The word “Budweiser” will continue to mean two different things in Britain, where the brand name has been a bone of contention for more than a decade. The U.K. Supreme Court has ruled against Anheuser-Busch InBev’s request to stop Czech brewery Budvar from selling beer under the Budweiser name.
Budvar is much smaller than its AB-Inbev-owned rival. And while Anheuser Busch was first to seek to trademark the Budweiser name in Britian, the Czech company entered the British market one year ahead of the then-St. Louis-based brewer, according to Reuters.
Tuesday’s ruling is being seen as the end of one battle among many. It comes more than two years after a European Union ruling that quashed AB-InBev’s attempt to to register the Budweiser name as its trademark — an attempt that was contested by Budvar.
“Currently there are about 40 trademark dispute cases pending in different jurisdictions and some 70 procedural issues up for consideration around the world,” Budvar says on its website. The company cites recent victories in Japan, South Korea, Greece, Portugal, Denmark, Sweden, Finland and New Zealand.
Those venues expose the ambitious growth strategies of both companies, which for decades operated under a form of détente, agreeing to confine themselves to certain geographic regions when they sold beer under the “Budweiser” name.
On its British website, Budvar calls itself “The Original.” While its home city of Ceske Budejovice (or, in German, “Budweis”) first began producing beer 500 years before the founding of the United States, the Budvar brewery wasn’t founded until 1895 — 19 years after the Budweiser name was chosen for a new beer being made in St. Louis.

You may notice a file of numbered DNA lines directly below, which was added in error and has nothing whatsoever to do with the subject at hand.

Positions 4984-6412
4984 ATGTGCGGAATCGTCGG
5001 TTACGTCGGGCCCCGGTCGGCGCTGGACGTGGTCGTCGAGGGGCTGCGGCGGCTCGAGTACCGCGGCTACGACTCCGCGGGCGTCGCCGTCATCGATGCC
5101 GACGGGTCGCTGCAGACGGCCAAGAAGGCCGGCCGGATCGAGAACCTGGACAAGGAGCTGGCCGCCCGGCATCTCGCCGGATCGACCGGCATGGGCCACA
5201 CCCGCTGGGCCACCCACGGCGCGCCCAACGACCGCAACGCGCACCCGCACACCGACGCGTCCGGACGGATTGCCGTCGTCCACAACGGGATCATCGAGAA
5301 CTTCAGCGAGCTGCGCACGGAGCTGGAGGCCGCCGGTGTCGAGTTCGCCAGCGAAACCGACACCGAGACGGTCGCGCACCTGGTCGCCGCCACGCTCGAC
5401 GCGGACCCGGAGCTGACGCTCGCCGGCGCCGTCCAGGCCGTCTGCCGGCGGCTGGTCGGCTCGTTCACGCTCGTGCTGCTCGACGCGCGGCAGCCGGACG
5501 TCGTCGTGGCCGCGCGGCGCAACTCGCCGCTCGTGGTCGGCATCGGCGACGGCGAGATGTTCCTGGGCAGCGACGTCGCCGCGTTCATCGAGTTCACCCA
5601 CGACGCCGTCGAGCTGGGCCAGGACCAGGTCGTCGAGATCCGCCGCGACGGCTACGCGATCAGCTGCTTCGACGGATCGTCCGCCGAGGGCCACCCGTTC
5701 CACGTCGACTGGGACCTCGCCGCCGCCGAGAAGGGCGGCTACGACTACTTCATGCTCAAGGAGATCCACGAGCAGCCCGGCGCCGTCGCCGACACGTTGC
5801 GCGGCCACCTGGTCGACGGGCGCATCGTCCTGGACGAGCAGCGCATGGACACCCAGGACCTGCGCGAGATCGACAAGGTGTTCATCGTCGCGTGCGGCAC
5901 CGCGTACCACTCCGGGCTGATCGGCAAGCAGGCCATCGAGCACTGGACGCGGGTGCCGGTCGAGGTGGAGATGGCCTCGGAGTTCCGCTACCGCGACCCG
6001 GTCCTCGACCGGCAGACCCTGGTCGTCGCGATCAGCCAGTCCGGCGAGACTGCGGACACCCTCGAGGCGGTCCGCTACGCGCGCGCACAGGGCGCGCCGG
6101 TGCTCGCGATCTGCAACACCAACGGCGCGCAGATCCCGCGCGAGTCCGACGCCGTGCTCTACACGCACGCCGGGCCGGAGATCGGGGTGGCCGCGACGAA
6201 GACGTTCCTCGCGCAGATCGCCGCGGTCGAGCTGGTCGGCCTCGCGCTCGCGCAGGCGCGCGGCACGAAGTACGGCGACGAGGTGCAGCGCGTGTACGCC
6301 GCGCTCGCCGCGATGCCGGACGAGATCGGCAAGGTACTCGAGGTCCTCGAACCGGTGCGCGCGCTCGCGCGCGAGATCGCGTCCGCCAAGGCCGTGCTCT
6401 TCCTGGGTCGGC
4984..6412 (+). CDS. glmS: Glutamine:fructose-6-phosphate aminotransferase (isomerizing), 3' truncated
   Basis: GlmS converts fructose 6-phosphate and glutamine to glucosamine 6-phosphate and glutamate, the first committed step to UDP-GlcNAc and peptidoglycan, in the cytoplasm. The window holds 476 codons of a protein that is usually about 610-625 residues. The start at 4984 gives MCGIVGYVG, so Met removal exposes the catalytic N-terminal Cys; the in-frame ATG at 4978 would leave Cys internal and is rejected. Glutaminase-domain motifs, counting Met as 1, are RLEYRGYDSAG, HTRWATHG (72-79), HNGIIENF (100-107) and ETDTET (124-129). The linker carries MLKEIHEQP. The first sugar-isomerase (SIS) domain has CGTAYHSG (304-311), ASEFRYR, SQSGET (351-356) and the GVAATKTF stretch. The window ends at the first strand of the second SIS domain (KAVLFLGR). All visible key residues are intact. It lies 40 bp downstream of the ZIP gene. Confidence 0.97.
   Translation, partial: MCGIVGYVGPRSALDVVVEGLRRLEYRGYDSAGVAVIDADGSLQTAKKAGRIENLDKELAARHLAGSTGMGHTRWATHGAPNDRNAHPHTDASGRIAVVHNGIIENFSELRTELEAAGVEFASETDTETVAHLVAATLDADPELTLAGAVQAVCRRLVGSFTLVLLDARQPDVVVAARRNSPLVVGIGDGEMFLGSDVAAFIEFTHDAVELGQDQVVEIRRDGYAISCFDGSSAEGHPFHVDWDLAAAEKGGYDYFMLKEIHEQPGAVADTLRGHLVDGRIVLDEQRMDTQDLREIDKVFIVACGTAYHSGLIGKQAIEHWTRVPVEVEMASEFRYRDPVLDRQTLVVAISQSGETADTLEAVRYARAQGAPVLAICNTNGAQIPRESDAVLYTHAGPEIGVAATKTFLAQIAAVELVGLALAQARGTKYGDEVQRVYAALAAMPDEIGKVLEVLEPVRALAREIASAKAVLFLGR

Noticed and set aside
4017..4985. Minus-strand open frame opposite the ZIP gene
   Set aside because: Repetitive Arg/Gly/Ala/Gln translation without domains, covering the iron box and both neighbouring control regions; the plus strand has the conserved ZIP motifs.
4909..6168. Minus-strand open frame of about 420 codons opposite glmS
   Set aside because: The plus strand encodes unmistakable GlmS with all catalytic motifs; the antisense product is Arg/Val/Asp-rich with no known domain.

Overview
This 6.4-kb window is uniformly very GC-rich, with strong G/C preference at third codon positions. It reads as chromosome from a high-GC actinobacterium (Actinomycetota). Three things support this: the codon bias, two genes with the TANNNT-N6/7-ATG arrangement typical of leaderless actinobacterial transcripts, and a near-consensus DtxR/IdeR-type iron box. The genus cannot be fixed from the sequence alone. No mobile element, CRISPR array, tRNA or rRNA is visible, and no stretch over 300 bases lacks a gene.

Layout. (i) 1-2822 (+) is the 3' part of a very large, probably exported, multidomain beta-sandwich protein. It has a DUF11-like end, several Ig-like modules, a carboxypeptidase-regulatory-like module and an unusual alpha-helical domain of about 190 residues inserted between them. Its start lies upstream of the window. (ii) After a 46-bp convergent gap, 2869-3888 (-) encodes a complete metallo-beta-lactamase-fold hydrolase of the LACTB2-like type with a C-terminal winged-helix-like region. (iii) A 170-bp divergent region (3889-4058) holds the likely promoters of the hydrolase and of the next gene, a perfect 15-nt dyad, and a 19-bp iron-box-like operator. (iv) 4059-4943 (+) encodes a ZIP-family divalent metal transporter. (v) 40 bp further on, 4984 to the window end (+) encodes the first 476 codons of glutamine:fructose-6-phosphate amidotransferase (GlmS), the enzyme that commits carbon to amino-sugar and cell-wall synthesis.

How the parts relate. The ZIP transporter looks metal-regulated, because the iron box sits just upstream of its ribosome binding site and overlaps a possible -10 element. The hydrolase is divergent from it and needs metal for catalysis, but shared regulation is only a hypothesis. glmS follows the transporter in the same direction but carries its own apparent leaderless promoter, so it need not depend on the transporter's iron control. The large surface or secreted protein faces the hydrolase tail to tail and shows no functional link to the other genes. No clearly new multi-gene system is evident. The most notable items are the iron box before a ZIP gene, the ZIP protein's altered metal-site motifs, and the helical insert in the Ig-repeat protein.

We must also note that Budweiser’s corporate roots aren’t as American as they once were. It is now owned by global giant AB InBev, which is headquartered in Belgium.
According the AP, Budvar reported record exports for 2012, sending “657,000 hectoliters (17.36 million gallons) of beer to 58 countries last year, the best result in 117 years.”
That number pales to Budweiser’s sales figures, which nearly hit 400 million hectoliters worldwide in 2011, Reuters says.
Despite their dispute over an essential brand name, Budweiser and Budvar reached an agreement in 2007 that named Anheuser-Busch as the U.S. importer of Budvar’s beer.
In Britain, AB InBev has used the Budweiser name to sponsor high-profile sporting events in Britain in recent months, from NFL games to soccer. Budweiser was also the official beer of the London 2012 Summer Olympics.